Daily Archives: December 13, 2017

SO SAVORY, SO SWEET — VOLUME FOUR!

A Savory Disc

It’s not only Stupendous but Colossal.  And it’s Embraceable, too.

The fourth volume of music from Bill Savory’s discs is available to be ordered, and it features Bobby Hackett, Teddy Wilson, Joe Marsala, Jack Teagarden, Pee Wee Russell, Glenn Miller, and others.

That’s Bobby Hackett — detail from what I believe is a Charles Peterson photograph.

Since some people, even musicians, didn’t know who Bill Savory was and what riches he had for us, I wrote this in 2016 — which I hope is both introduction and inducement to purchase.  And I have no particular shame in “shilling” for Apple when music of this rarity and caliber is involved.

Here is the link which has all the delicious information — and, I believe, how to pre-order (or order) the package, which costs less than two elaborate Starbucks concoctions or one CD.  And here are comments by Loren Schoenberg, producer of this volume and founding director of the Jazz Museum in Harlem:

“Just like an old wine, they improve with age! So much of the music of the Era was played in the musical equivalent of capital letters. These performances are such a joy to hear from bands that played with the lower-case letters too, so relaxed and flowing.”

As the title emphasizes, the outstanding cornetist Bobby Hackett is prominently featured – on three tracks with his own ensembles and four as a participant in joyous jams led by the fine clarinetist Joe Marsala. Admired by trumpet giants from Louis Armstrong to Miles Davis, Bobby was already leading his own ensembles by the time of the recordings that open this album after gaining notoriety through his performance with Benny Goodman in his legendary 1938 Carnegie Hall concert.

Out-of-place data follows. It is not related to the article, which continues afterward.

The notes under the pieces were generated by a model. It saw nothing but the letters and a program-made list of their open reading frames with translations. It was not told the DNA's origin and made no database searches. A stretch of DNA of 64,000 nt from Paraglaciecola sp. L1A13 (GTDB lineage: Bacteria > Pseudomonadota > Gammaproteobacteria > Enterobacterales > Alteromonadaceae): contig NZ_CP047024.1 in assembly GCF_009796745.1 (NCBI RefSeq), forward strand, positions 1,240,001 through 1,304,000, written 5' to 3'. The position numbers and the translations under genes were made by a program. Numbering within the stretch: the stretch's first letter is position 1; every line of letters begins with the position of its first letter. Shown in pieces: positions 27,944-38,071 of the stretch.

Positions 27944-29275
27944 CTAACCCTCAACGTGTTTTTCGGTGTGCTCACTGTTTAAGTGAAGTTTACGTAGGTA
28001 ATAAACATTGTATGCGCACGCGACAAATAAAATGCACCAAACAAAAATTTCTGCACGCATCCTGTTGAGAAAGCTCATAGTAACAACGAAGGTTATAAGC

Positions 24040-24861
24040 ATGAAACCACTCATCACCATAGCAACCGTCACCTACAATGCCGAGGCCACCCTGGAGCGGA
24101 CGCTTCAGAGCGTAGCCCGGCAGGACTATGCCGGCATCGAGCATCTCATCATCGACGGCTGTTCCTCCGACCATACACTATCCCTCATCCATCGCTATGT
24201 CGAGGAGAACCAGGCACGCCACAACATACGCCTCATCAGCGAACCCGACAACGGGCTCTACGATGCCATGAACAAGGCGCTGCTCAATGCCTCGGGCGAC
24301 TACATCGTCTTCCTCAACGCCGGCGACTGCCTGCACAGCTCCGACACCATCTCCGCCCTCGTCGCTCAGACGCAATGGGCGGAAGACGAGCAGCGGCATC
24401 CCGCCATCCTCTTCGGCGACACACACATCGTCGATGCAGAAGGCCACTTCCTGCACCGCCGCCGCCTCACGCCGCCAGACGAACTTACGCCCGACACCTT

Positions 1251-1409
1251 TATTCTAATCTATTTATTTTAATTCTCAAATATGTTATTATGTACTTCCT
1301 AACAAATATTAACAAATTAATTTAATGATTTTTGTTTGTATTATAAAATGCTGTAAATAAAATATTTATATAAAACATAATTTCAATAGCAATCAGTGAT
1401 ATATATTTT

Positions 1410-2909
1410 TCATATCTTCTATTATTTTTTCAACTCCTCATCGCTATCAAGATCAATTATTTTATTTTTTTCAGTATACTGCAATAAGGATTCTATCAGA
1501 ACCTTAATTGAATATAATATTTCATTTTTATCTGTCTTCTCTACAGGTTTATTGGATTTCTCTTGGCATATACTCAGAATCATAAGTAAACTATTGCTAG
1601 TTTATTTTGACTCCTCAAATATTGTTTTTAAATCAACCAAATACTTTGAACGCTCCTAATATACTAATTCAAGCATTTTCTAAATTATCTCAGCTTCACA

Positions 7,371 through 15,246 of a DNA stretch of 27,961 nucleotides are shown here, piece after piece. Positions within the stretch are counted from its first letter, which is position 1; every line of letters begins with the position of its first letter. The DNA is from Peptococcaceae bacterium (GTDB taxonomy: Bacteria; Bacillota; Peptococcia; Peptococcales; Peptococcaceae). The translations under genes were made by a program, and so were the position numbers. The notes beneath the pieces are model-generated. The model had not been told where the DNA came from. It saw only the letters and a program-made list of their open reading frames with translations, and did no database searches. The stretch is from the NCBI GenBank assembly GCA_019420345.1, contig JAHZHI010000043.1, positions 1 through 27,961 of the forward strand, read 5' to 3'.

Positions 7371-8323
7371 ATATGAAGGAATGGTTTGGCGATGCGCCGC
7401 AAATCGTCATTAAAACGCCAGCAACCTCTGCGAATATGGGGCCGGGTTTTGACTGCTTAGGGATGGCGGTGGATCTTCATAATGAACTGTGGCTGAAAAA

Here he joins Marsala for a quartet of rollicking, extended pieces filled with dynamic ensemble work and inspired solos on California, Here I Come and The Sheik of Araby, as well as blues classics Jazz Me Blues and When Did You Leave Heaven.

A Hackett ensemble’s participation on a 1938 Paul Whiteman radio broadcast bring us the beautiful Gershwin ballad Embraceable You and a stomping take on Kid Ory’s Muskrat Ramble, with Bobby joined by the brilliant Pee Wee Russell on clarinet and legendary guitarist Eddie Condon.

A major find are three extremely rare recordings by the immortal pianist Teddy Wilson’s 13-piece orchestra, virtually unrecorded in live performances. Recently discovered and to this point the only excellent high audio quality (superb, at that) recordings of this group, these 1939 items feature such masters as tenorman Ben Webster and trumpeters Doc Cheatham and Shorty Baker. With Wilson’s majestic virtuosity front and center, the band is structured for smooth transitions and elegant voicings, employing the rare – for its time – two trumpet/two trombone brass section creating a uniquely singing dynamic that is as graceful as its leader’s singular artistry and presence.

Martin Block, famed for hosting terrific jam sessions (including those Joe Marsala excursions) also hosted the two loosely structured, but highly energetic 1939 jams here, led by the spectacular trombone titan Jack Teagarden and featuring Charlie Shavers on trumpet and the drummer and wildman scat-singer Leo Watson. Johnny Mercer also makes an unusual appearance alongside Teagarden and Watson for a highly spirited vocal trio on Jeepers Creepers.

This delightful album closes with three pieces by one of the most popular of the Swing-era big bands, the Glenn Miller Orchestra – all featuring the leader’s right-hand man, Tex Beneke on tenor sax and vocals. The exuberant sense of swing and joy that made the Miller orchestra so wildly popular is fully apparent throughout.

As I would say to the puppy, when playing on the rug and encouraging puppy-play, GET IT!  Even if you’re not a puppy or a dog-owner, these Savory collections have brought great pleasure. I’ve ordered mine.

May your happiness increase!

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